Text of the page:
Now in its twelfth year, Class 46 is dedicated to European trade mark law and practice. This weblog is written by a team of enthusiasts who want to spread the word and share their thoughts with others.
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MONDAY, 18 MARCH 2013
ESPE and the final consumer: when being professional is not enough
The owner of the ESPE trade mark opposed in part an application
to register as the trade mark the word ESPERLA . Following dismissal of its
opposition by the Turkish Patent Institute (TPI), the mark’s owner filed a
cancellation action against this refusal, seeking invalidation of the ESPERLA trade
mark for the goods and services “dental care products and products for
The Ankara No.1 Intellectual Property Court determined
that ESPE and ESPERLA were confusingly similar trade marks, especially
considering that no convincing evidence was provided by the applicant to the
contrary; on that basis, it was obvious that the word ESPERLA had been derived
from the ESPE trade mark.
The trade mark applicant based its defence on the
argument that “dental care products and products for dentistry” did not target the
average consumer but healthcare professionals, and that end-users of the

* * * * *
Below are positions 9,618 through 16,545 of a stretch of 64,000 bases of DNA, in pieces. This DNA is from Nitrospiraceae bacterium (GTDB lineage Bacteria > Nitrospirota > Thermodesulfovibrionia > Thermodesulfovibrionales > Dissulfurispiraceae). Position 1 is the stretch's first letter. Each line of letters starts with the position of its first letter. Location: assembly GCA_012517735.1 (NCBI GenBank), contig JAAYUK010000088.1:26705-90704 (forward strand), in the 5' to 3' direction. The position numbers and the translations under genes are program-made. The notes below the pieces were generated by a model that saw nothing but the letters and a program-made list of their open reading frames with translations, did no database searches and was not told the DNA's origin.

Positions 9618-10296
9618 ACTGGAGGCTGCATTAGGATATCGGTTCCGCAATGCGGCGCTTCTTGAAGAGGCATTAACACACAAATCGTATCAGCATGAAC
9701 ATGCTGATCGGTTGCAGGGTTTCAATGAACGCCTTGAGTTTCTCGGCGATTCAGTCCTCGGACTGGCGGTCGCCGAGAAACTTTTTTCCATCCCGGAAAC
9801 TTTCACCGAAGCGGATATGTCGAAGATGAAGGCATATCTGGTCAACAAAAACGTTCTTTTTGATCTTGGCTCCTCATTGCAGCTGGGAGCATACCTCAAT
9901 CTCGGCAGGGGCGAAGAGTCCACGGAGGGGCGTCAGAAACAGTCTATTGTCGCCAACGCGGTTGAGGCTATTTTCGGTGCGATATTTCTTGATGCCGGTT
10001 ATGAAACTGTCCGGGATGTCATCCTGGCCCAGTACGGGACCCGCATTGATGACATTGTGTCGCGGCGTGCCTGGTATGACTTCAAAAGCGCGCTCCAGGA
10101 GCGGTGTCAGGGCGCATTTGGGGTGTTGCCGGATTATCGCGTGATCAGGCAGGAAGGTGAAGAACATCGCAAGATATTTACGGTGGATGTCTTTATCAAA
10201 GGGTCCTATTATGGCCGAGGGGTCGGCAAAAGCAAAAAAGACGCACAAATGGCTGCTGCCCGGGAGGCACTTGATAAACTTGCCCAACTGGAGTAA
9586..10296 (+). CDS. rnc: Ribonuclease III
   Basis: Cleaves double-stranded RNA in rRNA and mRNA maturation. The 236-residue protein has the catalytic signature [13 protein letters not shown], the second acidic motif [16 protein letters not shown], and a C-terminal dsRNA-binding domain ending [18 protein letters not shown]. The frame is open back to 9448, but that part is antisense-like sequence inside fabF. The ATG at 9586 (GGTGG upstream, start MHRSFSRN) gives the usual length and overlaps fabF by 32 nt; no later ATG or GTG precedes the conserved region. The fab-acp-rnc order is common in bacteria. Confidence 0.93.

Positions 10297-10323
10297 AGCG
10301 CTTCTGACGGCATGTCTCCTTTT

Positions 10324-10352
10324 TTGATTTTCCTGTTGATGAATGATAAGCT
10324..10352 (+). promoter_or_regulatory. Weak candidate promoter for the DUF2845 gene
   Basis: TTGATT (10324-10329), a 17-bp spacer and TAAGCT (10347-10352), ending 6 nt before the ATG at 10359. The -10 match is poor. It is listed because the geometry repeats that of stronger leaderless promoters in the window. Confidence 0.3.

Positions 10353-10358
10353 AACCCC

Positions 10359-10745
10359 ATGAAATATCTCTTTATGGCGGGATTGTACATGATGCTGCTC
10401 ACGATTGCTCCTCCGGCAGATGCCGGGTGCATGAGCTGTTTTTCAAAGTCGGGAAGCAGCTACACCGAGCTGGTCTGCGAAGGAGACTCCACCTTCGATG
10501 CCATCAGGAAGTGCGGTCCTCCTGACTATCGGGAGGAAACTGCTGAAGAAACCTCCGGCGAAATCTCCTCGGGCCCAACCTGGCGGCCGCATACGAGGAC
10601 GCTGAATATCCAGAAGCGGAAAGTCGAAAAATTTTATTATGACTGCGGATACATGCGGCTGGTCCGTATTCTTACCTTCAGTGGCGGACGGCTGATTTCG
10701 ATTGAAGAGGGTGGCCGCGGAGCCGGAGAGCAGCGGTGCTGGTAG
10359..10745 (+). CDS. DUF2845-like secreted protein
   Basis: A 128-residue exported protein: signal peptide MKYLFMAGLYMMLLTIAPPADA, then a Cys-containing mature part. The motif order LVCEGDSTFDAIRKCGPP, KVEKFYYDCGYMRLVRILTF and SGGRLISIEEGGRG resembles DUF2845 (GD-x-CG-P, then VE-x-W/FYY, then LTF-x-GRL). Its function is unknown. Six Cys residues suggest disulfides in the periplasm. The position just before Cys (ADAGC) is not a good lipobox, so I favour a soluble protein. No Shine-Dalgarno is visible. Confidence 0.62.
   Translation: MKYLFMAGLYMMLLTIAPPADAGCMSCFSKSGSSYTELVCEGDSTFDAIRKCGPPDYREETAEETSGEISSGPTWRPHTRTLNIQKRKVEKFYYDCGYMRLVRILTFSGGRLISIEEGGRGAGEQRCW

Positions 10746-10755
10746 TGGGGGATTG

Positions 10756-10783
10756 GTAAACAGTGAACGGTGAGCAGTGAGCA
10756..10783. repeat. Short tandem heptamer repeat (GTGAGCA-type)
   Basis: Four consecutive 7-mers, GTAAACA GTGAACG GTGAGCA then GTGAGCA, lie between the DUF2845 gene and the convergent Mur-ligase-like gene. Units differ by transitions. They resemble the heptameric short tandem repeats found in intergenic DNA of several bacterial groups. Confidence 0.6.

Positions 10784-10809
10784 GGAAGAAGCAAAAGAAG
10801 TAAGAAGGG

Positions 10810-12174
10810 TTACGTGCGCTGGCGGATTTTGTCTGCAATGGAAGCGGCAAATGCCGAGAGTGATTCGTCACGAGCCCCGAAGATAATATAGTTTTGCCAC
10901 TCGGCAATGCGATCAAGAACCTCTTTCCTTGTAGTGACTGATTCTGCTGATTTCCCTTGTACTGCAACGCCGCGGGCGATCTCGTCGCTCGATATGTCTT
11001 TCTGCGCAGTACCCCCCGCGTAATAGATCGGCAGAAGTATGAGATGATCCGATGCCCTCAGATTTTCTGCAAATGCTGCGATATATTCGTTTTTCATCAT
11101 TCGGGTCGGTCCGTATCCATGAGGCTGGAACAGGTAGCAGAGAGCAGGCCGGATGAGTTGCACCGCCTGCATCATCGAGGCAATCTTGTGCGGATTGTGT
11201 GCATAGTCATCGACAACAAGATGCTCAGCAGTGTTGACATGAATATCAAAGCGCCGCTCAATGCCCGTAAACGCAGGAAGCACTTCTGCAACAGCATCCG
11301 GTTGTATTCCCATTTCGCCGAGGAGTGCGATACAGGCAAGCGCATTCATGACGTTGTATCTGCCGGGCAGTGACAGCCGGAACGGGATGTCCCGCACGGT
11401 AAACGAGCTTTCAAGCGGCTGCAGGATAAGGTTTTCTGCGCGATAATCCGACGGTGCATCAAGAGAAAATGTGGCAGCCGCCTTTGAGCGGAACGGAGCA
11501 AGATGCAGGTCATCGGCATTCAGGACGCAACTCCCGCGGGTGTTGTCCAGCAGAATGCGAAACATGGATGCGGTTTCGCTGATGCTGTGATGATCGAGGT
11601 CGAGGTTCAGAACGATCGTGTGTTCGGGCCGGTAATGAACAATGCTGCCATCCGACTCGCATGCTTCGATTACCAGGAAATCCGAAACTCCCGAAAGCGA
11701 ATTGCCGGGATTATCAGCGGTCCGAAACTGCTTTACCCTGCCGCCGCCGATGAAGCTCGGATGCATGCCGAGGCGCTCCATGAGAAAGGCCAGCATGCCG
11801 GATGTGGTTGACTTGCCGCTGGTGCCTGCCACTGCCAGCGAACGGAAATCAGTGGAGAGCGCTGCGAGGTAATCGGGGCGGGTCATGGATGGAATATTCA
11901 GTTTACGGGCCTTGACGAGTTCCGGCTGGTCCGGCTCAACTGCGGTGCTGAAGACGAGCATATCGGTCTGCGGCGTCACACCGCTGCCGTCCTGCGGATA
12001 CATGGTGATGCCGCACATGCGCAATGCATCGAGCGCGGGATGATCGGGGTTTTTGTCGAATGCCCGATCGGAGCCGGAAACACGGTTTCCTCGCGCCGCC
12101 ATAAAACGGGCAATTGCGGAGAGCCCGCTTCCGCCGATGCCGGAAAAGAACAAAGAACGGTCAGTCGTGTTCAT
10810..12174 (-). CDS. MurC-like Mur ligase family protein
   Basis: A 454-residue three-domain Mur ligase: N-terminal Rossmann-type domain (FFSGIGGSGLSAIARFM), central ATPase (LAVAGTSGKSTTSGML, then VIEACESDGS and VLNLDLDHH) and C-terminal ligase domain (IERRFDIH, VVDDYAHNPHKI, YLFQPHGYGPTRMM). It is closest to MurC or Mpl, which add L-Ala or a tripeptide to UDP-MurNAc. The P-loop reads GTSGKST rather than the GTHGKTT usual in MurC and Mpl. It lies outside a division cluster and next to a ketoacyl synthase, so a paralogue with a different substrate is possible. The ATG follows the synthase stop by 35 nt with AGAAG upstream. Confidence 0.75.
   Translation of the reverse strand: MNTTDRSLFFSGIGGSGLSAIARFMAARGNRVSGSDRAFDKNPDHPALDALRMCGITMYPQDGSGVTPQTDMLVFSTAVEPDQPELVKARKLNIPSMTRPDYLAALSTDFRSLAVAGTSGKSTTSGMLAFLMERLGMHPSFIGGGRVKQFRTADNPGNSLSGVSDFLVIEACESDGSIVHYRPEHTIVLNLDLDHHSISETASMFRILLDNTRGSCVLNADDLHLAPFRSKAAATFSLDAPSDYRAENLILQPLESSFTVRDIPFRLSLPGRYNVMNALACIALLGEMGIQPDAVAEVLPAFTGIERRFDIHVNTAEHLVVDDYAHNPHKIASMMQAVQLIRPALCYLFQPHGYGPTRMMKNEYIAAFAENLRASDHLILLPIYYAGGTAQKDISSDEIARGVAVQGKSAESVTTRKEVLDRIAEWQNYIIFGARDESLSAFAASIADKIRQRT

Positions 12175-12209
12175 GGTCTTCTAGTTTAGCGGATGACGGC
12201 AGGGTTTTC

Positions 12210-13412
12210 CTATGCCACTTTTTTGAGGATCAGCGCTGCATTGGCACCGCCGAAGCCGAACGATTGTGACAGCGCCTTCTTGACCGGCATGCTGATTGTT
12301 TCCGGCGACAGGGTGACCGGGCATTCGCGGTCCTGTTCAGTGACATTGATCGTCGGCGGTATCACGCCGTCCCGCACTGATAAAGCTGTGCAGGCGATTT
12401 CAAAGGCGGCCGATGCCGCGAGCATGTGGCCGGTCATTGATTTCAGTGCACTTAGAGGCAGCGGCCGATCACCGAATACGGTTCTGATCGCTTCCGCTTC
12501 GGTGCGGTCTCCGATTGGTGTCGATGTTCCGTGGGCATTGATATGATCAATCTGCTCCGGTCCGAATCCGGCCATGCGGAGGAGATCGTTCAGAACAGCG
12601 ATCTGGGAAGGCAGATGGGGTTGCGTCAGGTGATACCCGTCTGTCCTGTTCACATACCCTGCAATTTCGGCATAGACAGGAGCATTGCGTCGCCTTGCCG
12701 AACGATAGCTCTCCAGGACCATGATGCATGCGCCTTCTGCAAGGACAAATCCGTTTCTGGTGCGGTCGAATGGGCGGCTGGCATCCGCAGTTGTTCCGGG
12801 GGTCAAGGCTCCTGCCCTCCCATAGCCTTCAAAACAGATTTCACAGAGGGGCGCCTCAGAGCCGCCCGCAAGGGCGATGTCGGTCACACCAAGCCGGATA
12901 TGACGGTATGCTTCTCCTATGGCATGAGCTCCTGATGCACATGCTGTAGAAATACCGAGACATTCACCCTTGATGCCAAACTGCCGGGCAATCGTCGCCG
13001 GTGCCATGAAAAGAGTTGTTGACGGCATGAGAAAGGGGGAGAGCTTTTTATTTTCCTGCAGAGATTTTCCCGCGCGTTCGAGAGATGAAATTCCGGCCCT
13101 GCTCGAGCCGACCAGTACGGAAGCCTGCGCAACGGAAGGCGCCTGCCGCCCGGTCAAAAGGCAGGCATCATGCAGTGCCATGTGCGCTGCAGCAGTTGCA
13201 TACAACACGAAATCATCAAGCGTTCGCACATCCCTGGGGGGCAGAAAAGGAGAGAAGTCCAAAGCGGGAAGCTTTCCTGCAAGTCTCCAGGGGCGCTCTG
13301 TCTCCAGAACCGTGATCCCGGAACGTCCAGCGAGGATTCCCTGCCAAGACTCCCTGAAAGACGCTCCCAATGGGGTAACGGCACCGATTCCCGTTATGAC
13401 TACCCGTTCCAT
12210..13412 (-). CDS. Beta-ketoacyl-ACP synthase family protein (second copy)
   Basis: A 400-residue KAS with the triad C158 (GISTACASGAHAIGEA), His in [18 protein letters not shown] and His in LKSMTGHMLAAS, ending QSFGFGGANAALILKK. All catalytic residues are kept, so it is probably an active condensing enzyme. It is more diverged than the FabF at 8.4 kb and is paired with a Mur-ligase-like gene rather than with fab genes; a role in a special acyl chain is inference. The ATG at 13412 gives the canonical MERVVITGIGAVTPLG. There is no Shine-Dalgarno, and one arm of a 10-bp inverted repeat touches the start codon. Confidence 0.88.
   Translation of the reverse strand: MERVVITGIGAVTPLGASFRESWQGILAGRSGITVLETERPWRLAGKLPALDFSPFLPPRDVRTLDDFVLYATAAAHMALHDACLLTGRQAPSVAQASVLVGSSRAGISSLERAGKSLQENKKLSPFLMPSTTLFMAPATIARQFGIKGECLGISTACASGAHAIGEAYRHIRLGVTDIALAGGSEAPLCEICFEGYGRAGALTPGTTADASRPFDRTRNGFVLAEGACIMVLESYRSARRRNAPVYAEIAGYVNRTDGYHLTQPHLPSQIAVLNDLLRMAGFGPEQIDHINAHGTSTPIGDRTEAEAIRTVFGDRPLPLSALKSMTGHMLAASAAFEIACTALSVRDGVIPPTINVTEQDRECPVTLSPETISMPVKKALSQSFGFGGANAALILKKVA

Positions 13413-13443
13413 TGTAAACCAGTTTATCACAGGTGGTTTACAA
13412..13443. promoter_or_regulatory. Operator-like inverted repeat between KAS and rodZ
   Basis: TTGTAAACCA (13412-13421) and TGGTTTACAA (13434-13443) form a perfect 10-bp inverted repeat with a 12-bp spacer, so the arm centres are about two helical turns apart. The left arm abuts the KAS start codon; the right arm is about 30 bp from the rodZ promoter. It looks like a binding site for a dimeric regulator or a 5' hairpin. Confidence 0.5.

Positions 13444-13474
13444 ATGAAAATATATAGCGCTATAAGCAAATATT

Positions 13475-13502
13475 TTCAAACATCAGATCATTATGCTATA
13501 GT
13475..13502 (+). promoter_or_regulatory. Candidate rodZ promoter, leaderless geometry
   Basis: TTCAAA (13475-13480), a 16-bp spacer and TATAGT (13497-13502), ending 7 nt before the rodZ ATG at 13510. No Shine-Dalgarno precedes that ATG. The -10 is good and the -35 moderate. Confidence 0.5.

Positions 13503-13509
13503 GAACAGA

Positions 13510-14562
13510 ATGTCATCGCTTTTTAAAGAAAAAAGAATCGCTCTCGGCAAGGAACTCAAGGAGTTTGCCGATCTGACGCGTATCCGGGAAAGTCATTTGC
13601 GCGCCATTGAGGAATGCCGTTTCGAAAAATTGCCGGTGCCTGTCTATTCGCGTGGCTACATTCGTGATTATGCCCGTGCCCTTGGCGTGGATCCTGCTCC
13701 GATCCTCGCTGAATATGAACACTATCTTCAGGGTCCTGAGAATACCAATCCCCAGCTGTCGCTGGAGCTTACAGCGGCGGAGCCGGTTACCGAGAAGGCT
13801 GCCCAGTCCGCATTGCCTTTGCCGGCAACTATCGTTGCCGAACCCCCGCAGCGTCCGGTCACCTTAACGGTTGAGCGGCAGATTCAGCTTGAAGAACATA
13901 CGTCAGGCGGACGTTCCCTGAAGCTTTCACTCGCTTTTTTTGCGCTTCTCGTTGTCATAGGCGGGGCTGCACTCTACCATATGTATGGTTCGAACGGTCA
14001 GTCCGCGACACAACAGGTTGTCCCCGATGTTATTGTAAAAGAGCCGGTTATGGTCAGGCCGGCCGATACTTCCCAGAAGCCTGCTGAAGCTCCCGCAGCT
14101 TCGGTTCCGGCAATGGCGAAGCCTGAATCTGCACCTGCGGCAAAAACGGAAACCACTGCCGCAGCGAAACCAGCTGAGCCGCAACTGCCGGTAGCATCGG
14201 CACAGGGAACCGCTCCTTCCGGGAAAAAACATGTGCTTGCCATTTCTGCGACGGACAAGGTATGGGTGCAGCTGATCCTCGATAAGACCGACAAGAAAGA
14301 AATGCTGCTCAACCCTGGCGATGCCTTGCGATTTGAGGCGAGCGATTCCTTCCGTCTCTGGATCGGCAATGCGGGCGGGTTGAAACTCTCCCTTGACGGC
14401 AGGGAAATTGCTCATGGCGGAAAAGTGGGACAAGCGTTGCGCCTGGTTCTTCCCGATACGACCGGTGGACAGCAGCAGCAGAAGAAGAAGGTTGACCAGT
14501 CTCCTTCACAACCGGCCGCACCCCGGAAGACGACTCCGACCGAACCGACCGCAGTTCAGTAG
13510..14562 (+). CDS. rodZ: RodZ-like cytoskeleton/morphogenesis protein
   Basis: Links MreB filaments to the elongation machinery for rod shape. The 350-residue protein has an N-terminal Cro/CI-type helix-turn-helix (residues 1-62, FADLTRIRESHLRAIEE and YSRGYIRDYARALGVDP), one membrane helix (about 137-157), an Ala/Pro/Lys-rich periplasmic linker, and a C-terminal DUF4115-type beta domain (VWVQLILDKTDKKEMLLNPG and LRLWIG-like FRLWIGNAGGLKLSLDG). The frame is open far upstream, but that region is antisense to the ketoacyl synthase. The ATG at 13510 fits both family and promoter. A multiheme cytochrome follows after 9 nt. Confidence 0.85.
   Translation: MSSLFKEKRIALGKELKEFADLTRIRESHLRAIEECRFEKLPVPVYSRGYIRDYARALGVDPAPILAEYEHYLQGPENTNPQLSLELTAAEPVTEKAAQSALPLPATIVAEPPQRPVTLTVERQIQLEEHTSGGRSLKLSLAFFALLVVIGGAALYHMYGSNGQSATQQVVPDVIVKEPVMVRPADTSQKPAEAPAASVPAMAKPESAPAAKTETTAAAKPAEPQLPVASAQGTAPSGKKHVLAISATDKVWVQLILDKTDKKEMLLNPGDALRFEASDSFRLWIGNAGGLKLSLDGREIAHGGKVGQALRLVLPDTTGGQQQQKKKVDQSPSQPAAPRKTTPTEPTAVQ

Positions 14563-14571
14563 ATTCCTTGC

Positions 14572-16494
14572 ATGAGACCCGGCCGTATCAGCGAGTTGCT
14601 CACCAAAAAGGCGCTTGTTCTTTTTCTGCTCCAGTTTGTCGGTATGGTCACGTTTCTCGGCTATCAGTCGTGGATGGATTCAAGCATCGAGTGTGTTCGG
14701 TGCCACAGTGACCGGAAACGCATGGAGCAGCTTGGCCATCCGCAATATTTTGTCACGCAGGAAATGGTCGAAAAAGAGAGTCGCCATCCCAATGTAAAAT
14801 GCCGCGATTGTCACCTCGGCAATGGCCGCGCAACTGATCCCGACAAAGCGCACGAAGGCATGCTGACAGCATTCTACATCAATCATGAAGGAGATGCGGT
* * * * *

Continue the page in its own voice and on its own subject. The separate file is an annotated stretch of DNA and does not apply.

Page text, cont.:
products did not make a choice between the products. Relying on this, the applicant company alleged that the degree of
attention of healthcare professionals was higher than that of the ordinary
consumer. Accordingly, there would not
be a likelihood of confusion.
The IP Court however stated that the fact that the
targeted consumers of goods and services bearing the applicant’s mark were highly-educated
professionals did not decrease the likelihood of confusion between the respective
trade marks because the similarity between the trade marks did not arise from a
technical necessity of their being used in the same field. Moreover, since ESPE
was not a generic term, it was not possible to allow its use as the root of
another trade mark just because professionals were the targeted consumer.
Finally, the IP Court ruled that the trade marks did not target only health
professionals but also average end consumer.
Separately, the IP Court determined that ESPE was a
well known mark in the light of the criteria set by the WIPO,. However the dispute did not require the
application of the effect of a well known mark since the disputed goods and
services were similar too.
The decision of the IP Court has been upheld by the
Courts of Appeal and finalized.
Source: Selin Sinem Yalıncaklı (Mehmet Gun & Partners, Istanbul, Turkey)
Posted by: Blog Administrator @ 05.07
Turkey, targeted consumers,
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